seems its TIME TO BUY at $2.59
Q: How did Level 3 bonds or any bond like that ever show up in your equity search strategy?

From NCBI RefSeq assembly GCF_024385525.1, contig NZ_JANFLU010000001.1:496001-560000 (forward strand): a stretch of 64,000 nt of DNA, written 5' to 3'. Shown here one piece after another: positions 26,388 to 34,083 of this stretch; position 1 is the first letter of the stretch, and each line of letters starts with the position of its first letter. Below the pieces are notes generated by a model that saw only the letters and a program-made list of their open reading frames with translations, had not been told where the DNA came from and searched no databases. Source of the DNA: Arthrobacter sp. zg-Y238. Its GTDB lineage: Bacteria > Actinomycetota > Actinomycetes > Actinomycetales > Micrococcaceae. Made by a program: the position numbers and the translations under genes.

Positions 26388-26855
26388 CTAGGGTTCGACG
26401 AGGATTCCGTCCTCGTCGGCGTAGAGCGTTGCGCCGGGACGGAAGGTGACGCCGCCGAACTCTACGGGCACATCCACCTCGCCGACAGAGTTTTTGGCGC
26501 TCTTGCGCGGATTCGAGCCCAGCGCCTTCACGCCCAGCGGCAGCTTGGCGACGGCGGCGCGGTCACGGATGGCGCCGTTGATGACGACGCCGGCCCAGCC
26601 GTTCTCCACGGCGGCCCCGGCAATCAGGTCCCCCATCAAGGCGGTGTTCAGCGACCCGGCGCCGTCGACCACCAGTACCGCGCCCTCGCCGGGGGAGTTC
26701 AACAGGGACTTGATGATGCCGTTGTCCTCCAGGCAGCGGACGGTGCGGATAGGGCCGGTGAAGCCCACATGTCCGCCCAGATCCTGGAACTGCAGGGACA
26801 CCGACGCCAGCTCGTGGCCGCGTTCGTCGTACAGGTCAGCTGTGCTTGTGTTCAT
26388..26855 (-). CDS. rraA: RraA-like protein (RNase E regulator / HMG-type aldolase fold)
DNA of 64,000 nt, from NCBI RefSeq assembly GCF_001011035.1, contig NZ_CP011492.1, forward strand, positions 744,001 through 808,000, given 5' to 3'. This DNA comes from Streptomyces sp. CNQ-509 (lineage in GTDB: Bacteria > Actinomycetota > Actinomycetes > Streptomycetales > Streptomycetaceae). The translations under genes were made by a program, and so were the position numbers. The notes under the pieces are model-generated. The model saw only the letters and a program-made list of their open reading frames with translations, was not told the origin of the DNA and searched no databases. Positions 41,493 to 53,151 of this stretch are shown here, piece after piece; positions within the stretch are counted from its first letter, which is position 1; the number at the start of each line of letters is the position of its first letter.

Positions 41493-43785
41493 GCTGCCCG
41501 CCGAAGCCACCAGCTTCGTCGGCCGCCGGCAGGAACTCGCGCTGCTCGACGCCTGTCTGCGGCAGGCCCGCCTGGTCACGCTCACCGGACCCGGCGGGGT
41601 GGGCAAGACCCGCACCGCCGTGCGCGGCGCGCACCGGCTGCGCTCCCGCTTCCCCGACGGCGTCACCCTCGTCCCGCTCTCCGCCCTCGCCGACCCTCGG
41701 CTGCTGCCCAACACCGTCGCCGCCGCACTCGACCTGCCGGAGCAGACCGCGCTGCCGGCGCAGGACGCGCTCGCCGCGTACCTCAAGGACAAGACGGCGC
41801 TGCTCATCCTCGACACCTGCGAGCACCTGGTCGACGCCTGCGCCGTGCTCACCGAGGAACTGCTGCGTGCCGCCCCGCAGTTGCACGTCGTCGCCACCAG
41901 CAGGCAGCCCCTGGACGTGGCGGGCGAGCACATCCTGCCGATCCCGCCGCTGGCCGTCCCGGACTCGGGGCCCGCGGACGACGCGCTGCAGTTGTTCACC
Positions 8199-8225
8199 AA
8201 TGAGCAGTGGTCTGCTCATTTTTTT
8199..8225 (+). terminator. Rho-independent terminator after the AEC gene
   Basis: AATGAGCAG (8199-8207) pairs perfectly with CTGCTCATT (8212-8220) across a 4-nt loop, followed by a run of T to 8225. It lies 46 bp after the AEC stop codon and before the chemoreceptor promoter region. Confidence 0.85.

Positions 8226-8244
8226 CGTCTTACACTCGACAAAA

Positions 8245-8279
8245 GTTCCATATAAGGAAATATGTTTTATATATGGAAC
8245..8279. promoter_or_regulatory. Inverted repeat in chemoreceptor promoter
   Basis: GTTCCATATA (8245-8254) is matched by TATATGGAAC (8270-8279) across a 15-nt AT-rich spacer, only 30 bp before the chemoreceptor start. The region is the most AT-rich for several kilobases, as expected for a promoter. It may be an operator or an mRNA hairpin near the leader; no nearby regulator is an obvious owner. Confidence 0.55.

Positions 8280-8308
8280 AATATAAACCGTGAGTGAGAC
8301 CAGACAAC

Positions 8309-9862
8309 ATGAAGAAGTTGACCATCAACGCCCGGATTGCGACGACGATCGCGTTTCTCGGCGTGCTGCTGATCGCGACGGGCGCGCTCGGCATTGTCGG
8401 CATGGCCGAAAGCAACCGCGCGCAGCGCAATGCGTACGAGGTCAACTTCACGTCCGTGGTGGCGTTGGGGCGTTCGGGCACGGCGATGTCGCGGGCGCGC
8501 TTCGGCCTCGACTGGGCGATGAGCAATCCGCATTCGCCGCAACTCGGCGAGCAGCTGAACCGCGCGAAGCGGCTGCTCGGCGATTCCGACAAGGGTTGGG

Well Iâ€™m glad you asked the last one. Weâ€™ll do it first because we made about 7 to 1 on your money in Level 3â€™s bonds. We bought the 9 and an eighths of â€˜08 at 30 cents on the dollar, sold them at par, bought them back at 60 cents, exchanged them I think for 10 and a halves of â€˜09, and then sold those north of par by quite a bit. We went then down the capital structure from the senior debt to two different ownerships of convertible debt, and one of those, you know, we got it par and got out at 200. And then as the revenues and the operating cash flow numbers developed at Level 3, we became comfortable then as owners and we started buying the common stock. We think the third timeâ€™s going to be the charm. … As far as Level 3â€™s understandability, I want to talk a little bit about that. Itâ€™s like a pipeline. Itâ€™s a very, very fixed cost business when you dig up the streets of America and put 13, 14 billion dollars in the ground. The politicians arenâ€™t going to let us do it again because we cut every gas line and electric line and phone line and made everybody miserable and all the politicians got all the phone calls, so we donâ€™t think theyâ€™re going to, weâ€™re going to see that again, so we have a supply constrained interstate and metropolitan loop infrastructure that we donâ€™t think is going to be easily replicable. The capital cost today might be multiples of what they did in 1997, 8, and 9 when they put this in the ground. And, and so, we believe that we have a fixed cost system that is getting filled up, and just like a pipeline, when you get through say 50 percent occupancy or you use up 50 percent of the capacity, almost every dollar that comes in over that has got a very high contribution margin. In Level 3â€™s case, itâ€™s 70 percent, and weâ€™re approaching that magical period where we blow through the fixed cost of depreciation and interest and we get into that, that payoff period, and the problem that we alluded to was that they had more demand than they could fulfill. They call it by another term, but the bottom line is, they got orders that they were having difficulty getting hooked up in time, so they had to stop and wait for the provisioning to get the line run say from the metro ring out, out there on I-40 or whatever, over here to the JCC. It takes a while to run that fiber line, hook up all the computers, and get all the phones connected and the TVs and what-have-you. So their challenge was one of prosperity, and we are grateful for that finally. We waited three years for the pricing to firm in this world. We were getting 100 percent unit growth and 50 percent price declines until recently. Now weâ€™re still getting the 100 percent unit growth, as everybody wants to get on line and do movies on demand and ship videos around on YouTube and whatnot, so that is burning up capacity, and in many, many segments of the country, we donâ€™t have enough, which means weâ€™re finally getting the pricing that weâ€™ve wanted for the last few years, and we do believe that we now have the right management team in place and obviously, you know, weâ€™ve made a big bet. We increased our stake quite substantially, as you indicated.